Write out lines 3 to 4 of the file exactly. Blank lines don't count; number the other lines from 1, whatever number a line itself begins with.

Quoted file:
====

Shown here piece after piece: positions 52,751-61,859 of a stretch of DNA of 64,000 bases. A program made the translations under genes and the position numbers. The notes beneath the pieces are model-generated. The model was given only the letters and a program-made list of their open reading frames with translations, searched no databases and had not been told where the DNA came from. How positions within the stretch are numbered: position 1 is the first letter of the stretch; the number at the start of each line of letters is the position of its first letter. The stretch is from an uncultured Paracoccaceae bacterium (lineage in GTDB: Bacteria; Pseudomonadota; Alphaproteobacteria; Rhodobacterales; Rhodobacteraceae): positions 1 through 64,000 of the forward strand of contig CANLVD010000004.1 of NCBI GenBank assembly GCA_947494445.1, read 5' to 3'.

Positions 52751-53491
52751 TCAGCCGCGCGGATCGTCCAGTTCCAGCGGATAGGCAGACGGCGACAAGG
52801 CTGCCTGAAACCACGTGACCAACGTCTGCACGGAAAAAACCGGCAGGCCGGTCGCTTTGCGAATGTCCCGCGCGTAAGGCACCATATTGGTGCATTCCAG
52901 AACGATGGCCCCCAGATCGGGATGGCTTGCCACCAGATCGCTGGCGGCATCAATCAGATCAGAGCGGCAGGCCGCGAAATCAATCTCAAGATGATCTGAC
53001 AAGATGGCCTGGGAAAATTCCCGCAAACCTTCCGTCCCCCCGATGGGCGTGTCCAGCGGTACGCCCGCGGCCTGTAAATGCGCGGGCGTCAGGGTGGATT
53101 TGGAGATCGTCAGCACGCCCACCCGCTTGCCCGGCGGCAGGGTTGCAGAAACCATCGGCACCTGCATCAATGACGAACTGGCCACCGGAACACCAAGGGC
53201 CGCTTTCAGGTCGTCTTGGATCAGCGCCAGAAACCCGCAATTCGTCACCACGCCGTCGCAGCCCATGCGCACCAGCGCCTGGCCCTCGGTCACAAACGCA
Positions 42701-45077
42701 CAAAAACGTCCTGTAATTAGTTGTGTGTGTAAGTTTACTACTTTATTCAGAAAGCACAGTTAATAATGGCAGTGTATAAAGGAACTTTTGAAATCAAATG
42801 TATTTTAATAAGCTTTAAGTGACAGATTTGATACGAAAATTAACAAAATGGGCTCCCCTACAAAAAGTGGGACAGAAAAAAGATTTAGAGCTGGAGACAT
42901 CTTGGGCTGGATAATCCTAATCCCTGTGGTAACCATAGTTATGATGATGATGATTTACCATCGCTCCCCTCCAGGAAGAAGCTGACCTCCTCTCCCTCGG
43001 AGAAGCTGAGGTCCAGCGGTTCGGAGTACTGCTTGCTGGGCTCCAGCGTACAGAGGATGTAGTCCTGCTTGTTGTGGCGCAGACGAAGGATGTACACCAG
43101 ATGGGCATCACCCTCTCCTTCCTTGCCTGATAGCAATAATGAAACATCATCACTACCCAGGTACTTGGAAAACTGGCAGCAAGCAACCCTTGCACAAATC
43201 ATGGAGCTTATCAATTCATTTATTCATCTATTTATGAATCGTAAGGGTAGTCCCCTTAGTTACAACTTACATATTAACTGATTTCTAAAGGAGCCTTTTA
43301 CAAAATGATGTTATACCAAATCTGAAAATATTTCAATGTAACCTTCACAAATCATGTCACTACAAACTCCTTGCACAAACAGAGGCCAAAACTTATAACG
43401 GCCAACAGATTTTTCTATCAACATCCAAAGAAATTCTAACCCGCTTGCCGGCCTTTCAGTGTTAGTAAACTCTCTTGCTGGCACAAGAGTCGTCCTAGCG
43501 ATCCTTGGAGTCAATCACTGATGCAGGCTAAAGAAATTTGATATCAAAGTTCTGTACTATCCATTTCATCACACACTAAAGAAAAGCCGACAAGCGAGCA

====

52751 TCAGCCGCGCGGATCGTCCAGTTCCAGCGGATAGGCAGACGGCGACAAGG
52801 CTGCCTGAAACCACGTGACCAACGTCTGCACGGAAAAAACCGGCAGGCCGGTCGCTTTGCGAATGTCCCGCGCGTAAGGCACCATATTGGTGCATTCCAG